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Cover the Center (Posted on 2010-06-04) Difficulty: 5 of 5
Can you cover the center of a unit circle, such a Indi's circular pit?

You have a number (N) of identical planks of length L (0 < L <= 2). The planks have small width and negligible thickness, but very high strength and rigidity. No plank extends outside the circle. Both endpoints of each plank, with the exception of the N-th plank, must rest on either the circle or another plank. Neither weaving of planks nor cantilever designs are allowed. Covering the center means that the N-th plank crosses over the center of the circle.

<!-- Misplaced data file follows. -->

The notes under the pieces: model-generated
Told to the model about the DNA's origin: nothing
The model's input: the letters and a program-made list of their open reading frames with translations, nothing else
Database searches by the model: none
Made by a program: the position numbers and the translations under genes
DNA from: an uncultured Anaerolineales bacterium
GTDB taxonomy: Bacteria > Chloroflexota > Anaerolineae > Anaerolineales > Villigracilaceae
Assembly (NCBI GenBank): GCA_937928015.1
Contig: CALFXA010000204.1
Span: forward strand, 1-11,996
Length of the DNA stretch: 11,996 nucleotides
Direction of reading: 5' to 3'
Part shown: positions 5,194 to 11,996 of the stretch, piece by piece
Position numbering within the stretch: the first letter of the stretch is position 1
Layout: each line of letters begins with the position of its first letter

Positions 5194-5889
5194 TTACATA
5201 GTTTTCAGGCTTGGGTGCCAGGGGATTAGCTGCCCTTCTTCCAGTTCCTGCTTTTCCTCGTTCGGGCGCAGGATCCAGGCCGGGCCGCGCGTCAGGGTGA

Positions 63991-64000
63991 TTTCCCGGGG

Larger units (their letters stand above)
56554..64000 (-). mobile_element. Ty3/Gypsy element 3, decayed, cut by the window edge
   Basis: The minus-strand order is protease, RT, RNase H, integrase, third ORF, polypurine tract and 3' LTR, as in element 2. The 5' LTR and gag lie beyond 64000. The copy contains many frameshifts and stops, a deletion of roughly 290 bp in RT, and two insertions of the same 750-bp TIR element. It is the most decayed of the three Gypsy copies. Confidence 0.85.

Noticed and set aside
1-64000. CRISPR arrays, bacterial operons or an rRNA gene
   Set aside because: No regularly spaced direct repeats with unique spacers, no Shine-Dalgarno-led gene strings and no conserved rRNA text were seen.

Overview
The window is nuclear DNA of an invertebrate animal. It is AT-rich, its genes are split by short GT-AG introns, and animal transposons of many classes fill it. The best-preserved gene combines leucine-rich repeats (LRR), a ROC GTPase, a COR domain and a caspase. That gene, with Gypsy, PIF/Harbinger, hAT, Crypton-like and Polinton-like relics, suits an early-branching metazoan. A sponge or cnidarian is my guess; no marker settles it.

For a given N, L is the minimum length plank necessary.
Obviously if N=1, then L=2.

What is the smallest L when N=2? N=3? N=4?

For larger N, is there an optimum algorithm to minimize L?

Can you determine a general relationship between N and L?

No Solution Yet Submitted by Larry    
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Comments: ( Back to comment list | You must be logged in to post comments.)
Trying N=4 | Comment 2 of 6 |
My best solution looks sort of like an A with the first chord drawn a across the top.  L is about 1.3354 and the send and third planks lie about .352 from the ends of the first chord.

I haven't managed to find a closed form for L.

  Posted by Jer on 2010-06-04 17:14:45
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